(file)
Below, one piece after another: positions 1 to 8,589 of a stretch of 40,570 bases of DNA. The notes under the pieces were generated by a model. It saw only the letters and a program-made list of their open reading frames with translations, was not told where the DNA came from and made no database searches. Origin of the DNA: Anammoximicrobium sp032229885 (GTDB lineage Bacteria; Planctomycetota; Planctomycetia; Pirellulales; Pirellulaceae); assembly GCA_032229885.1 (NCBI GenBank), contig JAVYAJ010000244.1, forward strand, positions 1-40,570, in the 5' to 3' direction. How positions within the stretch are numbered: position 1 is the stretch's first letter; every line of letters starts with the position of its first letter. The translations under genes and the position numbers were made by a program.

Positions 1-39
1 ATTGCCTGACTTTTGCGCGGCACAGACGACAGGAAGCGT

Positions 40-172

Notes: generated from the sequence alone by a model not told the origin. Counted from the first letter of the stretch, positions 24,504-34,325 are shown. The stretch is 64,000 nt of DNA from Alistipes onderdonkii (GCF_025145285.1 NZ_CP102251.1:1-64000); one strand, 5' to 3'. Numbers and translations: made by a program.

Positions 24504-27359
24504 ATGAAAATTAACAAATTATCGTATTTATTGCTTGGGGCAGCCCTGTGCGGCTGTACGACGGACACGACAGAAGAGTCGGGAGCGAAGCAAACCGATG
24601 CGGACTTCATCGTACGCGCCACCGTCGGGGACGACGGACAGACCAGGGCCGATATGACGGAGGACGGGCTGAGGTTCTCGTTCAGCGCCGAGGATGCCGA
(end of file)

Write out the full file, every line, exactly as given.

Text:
Below, one piece after another: positions 1 to 8,589 of a stretch of 40,570 bases of DNA. The notes under the pieces were generated by a model. It saw only the letters and a program-made list of their open reading frames with translations, was not told where the DNA came from and made no database searches. Origin of the DNA: Anammoximicrobium sp032229885 (GTDB lineage Bacteria; Planctomycetota; Planctomycetia; Pirellulales; Pirellulaceae); assembly GCA_032229885.1 (NCBI GenBank), contig JAVYAJ010000244.1, forward strand, positions 1-40,570, in the 5' to 3' direction. How positions within the stretch are numbered: position 1 is the stretch's first letter; every line of letters starts with the position of its first letter. The translations under genes and the position numbers were made by a program.

Positions 1-39
1 ATTGCCTGACTTTTGCGCGGCACAGACGACAGGAAGCGT

Positions 40-172

Notes: generated from the sequence alone by a model not told the origin. Counted from the first letter of the stretch, positions 24,504-34,325 are shown. The stretch is 64,000 nt of DNA from Alistipes onderdonkii (GCF_025145285.1 NZ_CP102251.1:1-64000); one strand, 5' to 3'. Numbers and translations: made by a program.

Positions 24504-27359
24504 ATGAAAATTAACAAATTATCGTATTTATTGCTTGGGGCAGCCCTGTGCGGCTGTACGACGGACACGACAGAAGAGTCGGGAGCGAAGCAAACCGATG
24601 CGGACTTCATCGTACGCGCCACCGTCGGGGACGACGGACAGACCAGGGCCGATATGACGGAGGACGGGCTGAGGTTCTCGTTCAGCGCCGAGGATGCCGA